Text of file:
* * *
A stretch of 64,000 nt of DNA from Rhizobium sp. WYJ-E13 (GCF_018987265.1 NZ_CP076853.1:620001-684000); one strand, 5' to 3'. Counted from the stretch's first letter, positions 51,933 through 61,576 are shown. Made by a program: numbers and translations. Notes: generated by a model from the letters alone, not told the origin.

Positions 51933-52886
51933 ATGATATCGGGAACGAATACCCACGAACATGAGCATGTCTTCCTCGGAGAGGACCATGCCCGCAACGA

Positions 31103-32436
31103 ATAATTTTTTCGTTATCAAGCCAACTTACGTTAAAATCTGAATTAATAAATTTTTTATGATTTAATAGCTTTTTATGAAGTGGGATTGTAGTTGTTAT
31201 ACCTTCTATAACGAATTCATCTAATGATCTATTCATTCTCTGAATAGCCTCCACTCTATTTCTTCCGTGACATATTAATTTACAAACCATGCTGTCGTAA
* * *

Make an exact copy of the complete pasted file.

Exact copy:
A stretch of 64,000 nt of DNA from Rhizobium sp. WYJ-E13 (GCF_018987265.1 NZ_CP076853.1:620001-684000); one strand, 5' to 3'. Counted from the stretch's first letter, positions 51,933 through 61,576 are shown. Made by a program: numbers and translations. Notes: generated by a model from the letters alone, not told the origin.

Positions 51933-52886
51933 ATGATATCGGGAACGAATACCCACGAACATGAGCATGTCTTCCTCGGAGAGGACCATGCCCGCAACGA

Positions 31103-32436
31103 ATAATTTTTTCGTTATCAAGCCAACTTACGTTAAAATCTGAATTAATAAATTTTTTATGATTTAATAGCTTTTTATGAAGTGGGATTGTAGTTGTTAT
31201 ACCTTCTATAACGAATTCATCTAATGATCTATTCATTCTCTGAATAGCCTCCACTCTATTTCTTCCGTGACATATTAATTTACAAACCATGCTGTCGTAA